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21 Jul 2019 9:59
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  •   Home > News > International

    Donald Trump's trade war with China is rattling nerves in the birthplace of the smartphone

    One of the big losers of Donald Trump's trade war with Beijing is American tech companies that rely on Chinese manufacturers. Here's what that could mean for people in the market for a new phone.

    In the world's biggest electronics market, the US-China trade war is biting.

    The heart of Shenzhen's tech industry is Huaqiangbei market, a massive collection of vendors selling everything from fake iPhones to circuit boards.

    The ground floor components section of the market is buzzing with activity — but not for everyone.

    Lin Hongyu, who sells a common electrical part used in everything from digital cameras to televisions, told the ABC that business is the worst he has seen for 20 years.

    "You can see the effect through exports. If they are down, then people aren't making products, and they don't need to order components," Mr Lin said.

    Another electronics wholesaler, Zhang Yaqin, said her factory has recently shed staff.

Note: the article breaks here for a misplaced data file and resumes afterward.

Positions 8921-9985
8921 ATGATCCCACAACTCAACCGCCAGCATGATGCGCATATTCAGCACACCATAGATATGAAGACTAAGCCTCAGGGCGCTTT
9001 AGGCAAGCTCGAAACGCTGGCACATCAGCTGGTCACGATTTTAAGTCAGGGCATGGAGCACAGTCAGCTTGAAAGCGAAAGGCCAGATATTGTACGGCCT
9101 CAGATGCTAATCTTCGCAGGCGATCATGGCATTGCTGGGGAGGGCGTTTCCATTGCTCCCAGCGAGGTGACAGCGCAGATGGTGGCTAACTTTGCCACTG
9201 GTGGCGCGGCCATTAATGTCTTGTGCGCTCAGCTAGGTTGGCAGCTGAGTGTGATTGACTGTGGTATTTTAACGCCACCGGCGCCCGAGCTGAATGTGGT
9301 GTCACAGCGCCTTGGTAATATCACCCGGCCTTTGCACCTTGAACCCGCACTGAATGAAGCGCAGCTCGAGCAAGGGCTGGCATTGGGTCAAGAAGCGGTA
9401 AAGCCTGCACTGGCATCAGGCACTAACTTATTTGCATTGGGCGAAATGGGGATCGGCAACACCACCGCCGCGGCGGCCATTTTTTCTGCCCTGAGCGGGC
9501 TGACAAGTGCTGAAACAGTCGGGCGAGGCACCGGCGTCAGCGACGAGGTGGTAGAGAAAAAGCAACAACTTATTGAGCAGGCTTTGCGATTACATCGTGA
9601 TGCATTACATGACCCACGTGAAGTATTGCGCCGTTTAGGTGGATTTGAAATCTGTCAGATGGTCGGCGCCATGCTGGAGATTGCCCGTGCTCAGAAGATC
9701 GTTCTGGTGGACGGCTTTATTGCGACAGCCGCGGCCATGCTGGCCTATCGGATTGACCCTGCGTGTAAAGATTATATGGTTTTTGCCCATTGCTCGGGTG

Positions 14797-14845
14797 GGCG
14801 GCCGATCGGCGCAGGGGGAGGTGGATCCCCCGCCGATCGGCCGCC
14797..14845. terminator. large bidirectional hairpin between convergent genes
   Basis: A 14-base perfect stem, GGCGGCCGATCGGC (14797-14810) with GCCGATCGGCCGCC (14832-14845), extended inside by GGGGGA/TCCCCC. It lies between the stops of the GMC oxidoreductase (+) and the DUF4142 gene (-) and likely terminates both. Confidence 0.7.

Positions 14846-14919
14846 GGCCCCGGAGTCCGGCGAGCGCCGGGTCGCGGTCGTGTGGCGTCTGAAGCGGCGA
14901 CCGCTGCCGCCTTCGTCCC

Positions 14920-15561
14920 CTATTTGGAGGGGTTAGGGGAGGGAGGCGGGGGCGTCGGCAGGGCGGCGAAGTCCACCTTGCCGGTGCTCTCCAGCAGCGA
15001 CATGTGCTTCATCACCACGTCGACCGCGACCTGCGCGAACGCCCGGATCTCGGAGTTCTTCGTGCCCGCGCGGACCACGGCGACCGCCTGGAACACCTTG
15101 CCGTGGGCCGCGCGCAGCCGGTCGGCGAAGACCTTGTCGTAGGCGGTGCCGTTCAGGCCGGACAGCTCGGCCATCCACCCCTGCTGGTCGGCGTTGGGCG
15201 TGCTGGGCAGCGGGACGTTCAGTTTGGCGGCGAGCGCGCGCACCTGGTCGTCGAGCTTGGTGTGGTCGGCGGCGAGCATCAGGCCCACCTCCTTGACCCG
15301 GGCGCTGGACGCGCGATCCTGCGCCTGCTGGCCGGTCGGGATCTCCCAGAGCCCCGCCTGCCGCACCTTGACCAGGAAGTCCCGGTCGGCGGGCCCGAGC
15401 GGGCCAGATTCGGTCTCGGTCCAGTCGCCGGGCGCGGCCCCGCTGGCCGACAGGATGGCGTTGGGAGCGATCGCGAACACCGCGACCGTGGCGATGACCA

A few months ago, more than 300 people worked there. Today it is closer to 200.

    "When business was good, workers would do overtime, their salaries would be high. But many have left because the overtime has dried up," she said.

    Shenzhen is sometimes called China's Silicon Valley.

    It is home to some of the world's largest telecommunications, gaming, robotics and electronics companies. Chances are, your smartphone was assembled here.

    For more than a year, some Chinese electronics exporters have had to endure the hit of a 10 per cent tariff on exports to the US.

    Others though who are mainly reliant on China's domestic market said their business was holding up relatively well.

    But recent moves by President Donald Trump to apply a 25 per cent tariff to a much wider range of goods, including Chinese-made smartphones, is causing more concern.

    How a trade war could drive up the cost of smartphones

    About three quarters of smartphones bought in the United States come from China.

    The Apple iPhone is embossed with the phrase: "Designed by Apple in California. Assembled in China."

    Its design may be American and its components may come from the Netherlands, Taiwan and South Korea, but the final assembly is likely to happen in Shenzhen.

    An estimate by the US Consumer Technology Association believes the most recent tariffs will drive up the average price an American pays for a smartphone by $AUD99.

    That means the biggest beneficiaries of the trade war will be other brands, such as Samsung.

    The company does the majority of its manufacturing in South Korea and Vietnam, so its prices will not increase in the US.

    Chinese-made laptops are set to increase even more, by $AUD174 for American consumers.

    The direct tariffs will not make any immediate difference to Australians and consumers outside the US, but the intended effect of them — moving US manufacturing out of China — is likely to eventually bump up costs.